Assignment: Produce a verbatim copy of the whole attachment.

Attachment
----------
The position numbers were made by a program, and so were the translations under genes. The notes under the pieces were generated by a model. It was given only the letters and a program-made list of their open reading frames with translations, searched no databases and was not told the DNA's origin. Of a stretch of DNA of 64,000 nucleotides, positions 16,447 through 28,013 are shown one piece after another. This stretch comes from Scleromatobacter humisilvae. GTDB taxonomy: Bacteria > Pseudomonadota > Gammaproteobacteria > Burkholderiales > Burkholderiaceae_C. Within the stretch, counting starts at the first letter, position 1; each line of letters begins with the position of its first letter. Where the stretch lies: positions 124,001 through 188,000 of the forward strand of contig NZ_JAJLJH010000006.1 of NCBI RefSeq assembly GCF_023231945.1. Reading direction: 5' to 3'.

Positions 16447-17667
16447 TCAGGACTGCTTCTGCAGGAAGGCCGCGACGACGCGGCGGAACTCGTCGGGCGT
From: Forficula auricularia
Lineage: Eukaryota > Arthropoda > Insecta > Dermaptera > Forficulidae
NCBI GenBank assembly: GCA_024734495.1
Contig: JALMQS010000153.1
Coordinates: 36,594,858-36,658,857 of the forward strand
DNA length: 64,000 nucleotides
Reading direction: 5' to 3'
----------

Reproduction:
The position numbers were made by a program, and so were the translations under genes. The notes under the pieces were generated by a model. It was given only the letters and a program-made list of their open reading frames with translations, searched no databases and was not told the DNA's origin. Of a stretch of DNA of 64,000 nucleotides, positions 16,447 through 28,013 are shown one piece after another. This stretch comes from Scleromatobacter humisilvae. GTDB taxonomy: Bacteria > Pseudomonadota > Gammaproteobacteria > Burkholderiales > Burkholderiaceae_C. Within the stretch, counting starts at the first letter, position 1; each line of letters begins with the position of its first letter. Where the stretch lies: positions 124,001 through 188,000 of the forward strand of contig NZ_JAJLJH010000006.1 of NCBI RefSeq assembly GCF_023231945.1. Reading direction: 5' to 3'.

Positions 16447-17667
16447 TCAGGACTGCTTCTGCAGGAAGGCCGCGACGACGCGGCGGAACTCGTCGGGCGT
From: Forficula auricularia
Lineage: Eukaryota > Arthropoda > Insecta > Dermaptera > Forficulidae
NCBI GenBank assembly: GCA_024734495.1
Contig: JALMQS010000153.1
Coordinates: 36,594,858-36,658,857 of the forward strand
DNA length: 64,000 nucleotides
Reading direction: 5' to 3'